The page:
GOTS - Global Organic Textiles Standard
GOTS is comprised of four reputed member organisations, namely OTA (USA), IVN (Germany), Soil Association (UK) and JOCA (Japan), which contribute to the GOTS, together with further international stakeholder organizations and experts, their respective expertise in organic farming and environmentally and socially responsible textile processing.
The GOTS' mission is the development, implementation, verification, protection and promotion of the Global Organic Textile Standard (GOTS). This standard stipulates requirements throughout the supply chain for both ecology and labour conditions in textile and apparel manufacturing using organically produced raw materials. Organic production is based on a system of farming that maintains and replenishes soil fertility without the use of toxic, persistent pesticides and fertilizers. In addition, organic production relies on adequate animal husbandry and excludes genetic modification.
GOTS is constituted of four reputable organisations with expertise in organic (fibre) farming as well as environmentally and socially responsible textile processing and manufacturing. All of these four organisations, of which three are industry associations and one is a membership charity (Soil Association) introduced their own textile standard previous to the development of GOTS from which they brought in their knowledge and experiences to the joint project GOTS.
The starting point for the Global Organic Textile Standard (GOTS) development was the Intercot Conference 2002 in D?sseldorf (Germany), where a workshop was launched with representatives of organic cotton producers, the textile industry, consumers as well as standard organisations and certifiers who discussed the need for a harmonised and world-wide recognised organic textile standard. At that time numerous different standards and draft standards existed in the niche market of organic textiles. The different standards caused confusion with (the few) producers, retailers and consumers who were interested in this field and they were an obstacle to international exchange and recognition of organic textiles.
Since its introduction in 2006 by the International Working Group on Global Organic Textile Standard, the GOTS has gained universal recognition, led to abolishment of numerous previous similar standards of limited application and has become the leading standard for the processing of textile goods using organic fibres, including environmentally oriented technical as well as social criteria.
After the enormous growth of certified facilities between 2006 and 2009 (2006: 27 certified facilities, 2008: 1977, 2009: 2811) a consolidation phase was recognised in 2010 with a total number of 2754 certified facilities at the end of 2010. Beside the economic difficulties the textile industry had to face in general not the least the introduction of the public data base early 2010 (that had more than 120.000 search requests in 2010 already) led to the effect that brands, retailers and their wholesalers first looked up for suppliers that are actually certified before they considered requesting certification to new supply chains. Accordingly an effect has been noted that already certified entities receive in average more orders for certified textiles compared to the years before. However this trend cannot be quantified as the corresponding solid statistical data are not available. Since 2012 the number of certified facilities is growing again. A reason is that licensees worldwide get more orders and more diverse orders for GOTS, accordingly they apply certification for more production lines, processors and manufacturers.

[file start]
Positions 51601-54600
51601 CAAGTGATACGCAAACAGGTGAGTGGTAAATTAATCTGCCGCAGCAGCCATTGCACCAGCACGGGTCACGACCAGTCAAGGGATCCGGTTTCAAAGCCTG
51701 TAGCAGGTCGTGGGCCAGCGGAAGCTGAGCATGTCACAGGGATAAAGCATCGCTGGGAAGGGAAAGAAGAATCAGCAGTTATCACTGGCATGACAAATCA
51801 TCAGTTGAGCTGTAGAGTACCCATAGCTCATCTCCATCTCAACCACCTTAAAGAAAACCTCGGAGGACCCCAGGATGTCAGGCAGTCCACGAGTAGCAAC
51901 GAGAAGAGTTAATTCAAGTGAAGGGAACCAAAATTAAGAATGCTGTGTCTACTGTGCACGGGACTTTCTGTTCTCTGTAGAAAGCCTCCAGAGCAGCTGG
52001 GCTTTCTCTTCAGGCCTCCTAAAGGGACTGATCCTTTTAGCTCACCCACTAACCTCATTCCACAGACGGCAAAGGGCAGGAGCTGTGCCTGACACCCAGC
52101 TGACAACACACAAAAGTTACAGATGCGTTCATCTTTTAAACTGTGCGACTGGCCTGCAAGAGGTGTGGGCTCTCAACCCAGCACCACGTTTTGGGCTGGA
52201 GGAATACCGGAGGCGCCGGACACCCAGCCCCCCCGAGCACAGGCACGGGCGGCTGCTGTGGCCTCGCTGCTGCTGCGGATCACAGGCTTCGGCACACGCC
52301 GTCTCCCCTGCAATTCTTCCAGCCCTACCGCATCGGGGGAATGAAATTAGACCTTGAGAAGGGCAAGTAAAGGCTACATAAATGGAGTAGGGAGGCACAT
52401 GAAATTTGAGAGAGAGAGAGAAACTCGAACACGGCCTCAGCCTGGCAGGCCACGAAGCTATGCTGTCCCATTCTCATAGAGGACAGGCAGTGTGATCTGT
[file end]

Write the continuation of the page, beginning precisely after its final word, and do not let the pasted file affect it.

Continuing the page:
The entities participating in the certification system include processing, manufacturing as well trading companies of the entire textile supply chain from small-scale units up to the largest vertical integrated enterprises mainly producing for the North American, European and Japanese sales markets. Beside the members of the four IWG parties an enormous demand is especially created by leading retailers and brands in garments that are produced and certified according to the GOTS. The first large-scale enterprise that committed towards the GOTS was the US based and word-wide largest retailer Wal-Mart followed by various competitors and brands.
Beside the technical requirements a certifier has to meet to become approved by the IWG for GOTS certification, it is also a prerequisite that he discontinues to certify according to an own standard. This measure was chosen to support the goal of a harmonised Global Standard and related certification system that allows certified suppliers to export their organic textiles with one certificate recognised in all relevant sales markets in order to strengthen the awareness and market for organic textiles. Resulting not only the standards of the four founding organisations but also any previous organic textile standards of Approved Certification Bodies got unified under GOTS.
The global mechanism in the textile industry needed a common approach of leading standard setters in the niche market of organic textiles to create a considerable awareness in the retail market and to the end consumer. With IVN, Soil Association, OTA and Japan Organic Cotton Association four nameable organisations have taken the responsibility and committed to implement this standard in their schemes. Supported by the remarkable growth in consumption of organic fibre (especially cotton) worldwide the Global Organic Textile Standard is in an excellent position to become the benchmark for an international common understanding of environmental friendly production systems and social accountability in the organic textile sector. The International Working Group will further do its best to establish the GOTS approach as a transparent and reliable system, where the industry and consumers can count on.
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